By September 7 2016 Solvency II insurers must have:
- prepared and submitted scope of responsibilities forms to the PRA for grandfathered senior insurance management functions;
- prepared scope of responsibilities forms for grandfathered significant influence functions and made these available to the FCA; and
- submitted a notification form for each transitional key function holder who has neither sought PRA approval nor grandfathered to a controlled function.
The Senior Insurance Managers Regime sets out new conduct standards in the PRA Rulebook which replace the old standards under the Statements of Principle and Code of Practice for Approved Persons. The new conduct standards must be complied with on an ongoing basis. The first three conduct standards apply to senior insurance management function holders, key function holders and any person performing a key function, and require all such individuals to:
- act with integrity;
- act with due skill, care and diligence; and
- be open and cooperative with the FCA, the PRA and other regulators.
Senior insurance management function holders and key function holders must also observe a further five conduct standards. These are:
- taking reasonable steps to ensure that the business of the firm for which they are responsible is controlled effectively;
- taking reasonable steps to ensure that the business of the firm for which they are responsible complies with the relevant requirements and standards of the regulatory system;
- taking reasonable steps to ensure that any delegation of their responsibilities is to an appropriate person and that they oversee the discharge of the delegated responsibility effectively;
- disclosing appropriately any information of which the FCA or the PRA would reasonably expect to have notice; and
- when exercising their responsibilities, paying due regard to the interests of current and potential future policy holders in ensuring the provision by the firm of an appropriate degree of protection for their insured benefits.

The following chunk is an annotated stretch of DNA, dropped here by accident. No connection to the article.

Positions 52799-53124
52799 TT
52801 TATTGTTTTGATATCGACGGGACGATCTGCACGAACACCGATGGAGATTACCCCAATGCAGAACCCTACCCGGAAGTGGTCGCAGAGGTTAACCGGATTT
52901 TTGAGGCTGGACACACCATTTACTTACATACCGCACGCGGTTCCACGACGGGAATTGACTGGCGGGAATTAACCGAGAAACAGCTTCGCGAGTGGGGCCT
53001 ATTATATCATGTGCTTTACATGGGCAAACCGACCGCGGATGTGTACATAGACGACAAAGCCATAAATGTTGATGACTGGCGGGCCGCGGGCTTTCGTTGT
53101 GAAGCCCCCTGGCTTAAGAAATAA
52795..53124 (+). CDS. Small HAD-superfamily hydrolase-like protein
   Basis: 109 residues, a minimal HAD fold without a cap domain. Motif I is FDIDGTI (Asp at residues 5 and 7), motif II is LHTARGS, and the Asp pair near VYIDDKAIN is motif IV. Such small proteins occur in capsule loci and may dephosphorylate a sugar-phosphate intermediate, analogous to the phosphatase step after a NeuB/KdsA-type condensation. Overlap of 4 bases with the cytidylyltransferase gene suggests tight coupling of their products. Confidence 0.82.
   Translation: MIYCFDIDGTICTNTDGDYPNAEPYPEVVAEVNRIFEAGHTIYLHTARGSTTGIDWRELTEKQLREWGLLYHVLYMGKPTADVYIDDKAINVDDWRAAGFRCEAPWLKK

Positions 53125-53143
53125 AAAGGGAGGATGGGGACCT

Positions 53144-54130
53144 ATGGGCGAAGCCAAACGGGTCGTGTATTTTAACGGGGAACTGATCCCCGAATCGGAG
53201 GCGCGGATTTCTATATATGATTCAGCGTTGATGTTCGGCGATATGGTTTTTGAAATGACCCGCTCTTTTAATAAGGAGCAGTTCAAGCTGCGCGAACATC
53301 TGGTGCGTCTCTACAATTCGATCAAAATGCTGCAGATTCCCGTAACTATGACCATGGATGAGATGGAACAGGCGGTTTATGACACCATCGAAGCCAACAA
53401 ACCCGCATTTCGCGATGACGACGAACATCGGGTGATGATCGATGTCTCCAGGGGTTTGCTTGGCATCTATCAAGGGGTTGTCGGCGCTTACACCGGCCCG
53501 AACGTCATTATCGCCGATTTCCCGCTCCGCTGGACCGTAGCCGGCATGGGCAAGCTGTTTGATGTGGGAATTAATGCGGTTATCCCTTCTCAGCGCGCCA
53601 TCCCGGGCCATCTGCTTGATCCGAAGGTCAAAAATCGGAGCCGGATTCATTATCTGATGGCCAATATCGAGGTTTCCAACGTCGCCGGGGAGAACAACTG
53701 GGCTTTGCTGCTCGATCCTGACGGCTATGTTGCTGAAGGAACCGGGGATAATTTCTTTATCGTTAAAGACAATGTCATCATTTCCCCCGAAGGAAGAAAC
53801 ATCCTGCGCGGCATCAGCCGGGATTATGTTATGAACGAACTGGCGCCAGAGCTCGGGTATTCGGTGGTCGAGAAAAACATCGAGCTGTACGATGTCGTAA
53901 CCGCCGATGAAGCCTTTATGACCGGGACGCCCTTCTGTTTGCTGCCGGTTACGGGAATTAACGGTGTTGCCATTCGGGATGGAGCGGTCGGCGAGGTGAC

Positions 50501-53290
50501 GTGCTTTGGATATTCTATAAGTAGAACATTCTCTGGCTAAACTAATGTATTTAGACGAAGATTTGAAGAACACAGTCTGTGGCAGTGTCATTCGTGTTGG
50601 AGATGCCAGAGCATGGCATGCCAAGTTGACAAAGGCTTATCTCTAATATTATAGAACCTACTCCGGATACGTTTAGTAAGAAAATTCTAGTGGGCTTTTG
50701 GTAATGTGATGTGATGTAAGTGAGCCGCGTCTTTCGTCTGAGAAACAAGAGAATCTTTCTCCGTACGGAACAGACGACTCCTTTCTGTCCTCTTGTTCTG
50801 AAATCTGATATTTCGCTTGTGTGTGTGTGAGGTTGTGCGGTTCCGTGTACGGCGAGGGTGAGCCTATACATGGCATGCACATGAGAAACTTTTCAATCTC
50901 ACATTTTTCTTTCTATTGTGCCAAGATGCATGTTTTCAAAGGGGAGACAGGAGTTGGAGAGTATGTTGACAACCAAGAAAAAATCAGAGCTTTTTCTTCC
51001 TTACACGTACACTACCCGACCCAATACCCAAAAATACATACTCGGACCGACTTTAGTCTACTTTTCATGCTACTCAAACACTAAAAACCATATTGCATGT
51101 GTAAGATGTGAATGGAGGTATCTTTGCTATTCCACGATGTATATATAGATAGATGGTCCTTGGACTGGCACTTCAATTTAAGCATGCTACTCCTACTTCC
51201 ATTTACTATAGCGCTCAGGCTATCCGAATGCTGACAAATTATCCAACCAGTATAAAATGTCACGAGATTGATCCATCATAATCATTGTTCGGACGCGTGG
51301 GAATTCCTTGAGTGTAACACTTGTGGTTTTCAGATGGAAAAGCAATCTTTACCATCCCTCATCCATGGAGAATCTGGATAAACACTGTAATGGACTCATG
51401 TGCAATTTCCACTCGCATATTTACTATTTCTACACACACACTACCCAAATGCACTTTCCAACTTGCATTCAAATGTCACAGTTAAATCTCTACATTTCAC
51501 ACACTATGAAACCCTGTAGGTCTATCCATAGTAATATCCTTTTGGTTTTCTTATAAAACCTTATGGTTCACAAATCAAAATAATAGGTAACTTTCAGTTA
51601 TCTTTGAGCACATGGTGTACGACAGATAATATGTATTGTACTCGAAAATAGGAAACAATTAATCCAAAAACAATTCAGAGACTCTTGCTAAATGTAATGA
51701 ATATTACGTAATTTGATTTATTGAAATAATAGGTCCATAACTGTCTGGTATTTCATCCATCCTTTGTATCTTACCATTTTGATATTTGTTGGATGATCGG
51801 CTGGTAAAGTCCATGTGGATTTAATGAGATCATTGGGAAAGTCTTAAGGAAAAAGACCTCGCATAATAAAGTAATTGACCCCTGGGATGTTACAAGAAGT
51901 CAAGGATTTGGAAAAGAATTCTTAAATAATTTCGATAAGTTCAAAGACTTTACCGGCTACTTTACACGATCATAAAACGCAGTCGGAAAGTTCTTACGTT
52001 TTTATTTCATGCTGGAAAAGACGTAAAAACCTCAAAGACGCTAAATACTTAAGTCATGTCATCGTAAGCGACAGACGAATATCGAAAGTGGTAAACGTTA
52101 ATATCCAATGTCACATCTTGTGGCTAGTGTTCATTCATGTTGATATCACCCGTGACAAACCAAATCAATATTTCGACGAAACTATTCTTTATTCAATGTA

For FCA-approved persons, the FCA has retained the requirements in the Statements of Principle and Code of Practice for Approved Persons and built on them with the two new additions, requiring those individuals to:
- pay due regard to the interests of customers and treat them fairly (Rule 4); and
- take reasonable steps to ensure that any delegation of their responsibilities is to an appropriate person and that they oversee the discharge of the delegated responsibility effectively (SC3).
The FCA's conduct rules also apply to all PRA senior insurance management function holders.
The Senior Insurance Managers Regime extends to the following non-executive directors: the chair, senior independent director and chairs of the risk committee, audit committee and remuneration committee, all of whom must be pre-approved by the PRA. The PRA recognises that non-executive directors in the scope of the Senior Insurance Managers Regime do not manage a firm's business in the same way an executive senior insurance management function holder does, and therefore the responsibilities for which they are accountable are limited. The PRA has restricted the accountability of PRA-approved non-executive directors to those activities for which they are responsible. Non-executive directors within the scope of the Senior Insurance Managers Regime are expected to take on certain responsibilities, which are non-executive in nature and are either inherent to or derive from their chair or senior independent director roles.
Other non-executive directors, termed 'notified non-executive directors' (ie, those not subject to PRA approval) will still need to be assessed by the firm as being fit and proper and will be expected to observe certain conduct standards.
Fit and proper assessment
Firms must ensure that all persons who perform key functions are at all times fit and proper. This rule applies to senior insurance management function holders and key function holders (as well as others who perform key functions but are not responsible for them).
In deciding whether a person is fit and proper, a firm must be satisfied that the candidate:
- has the appropriate personal characteristics (including being of good repute and integrity);
- possesses the level of competence, knowledge and experience;
- has the qualifications; and
- has undergone or is undergoing all training,
required to enable him or her to perform the role effectively and in accordance with the relevant regulatory requirements, and to enable the sound and prudent management of the firm.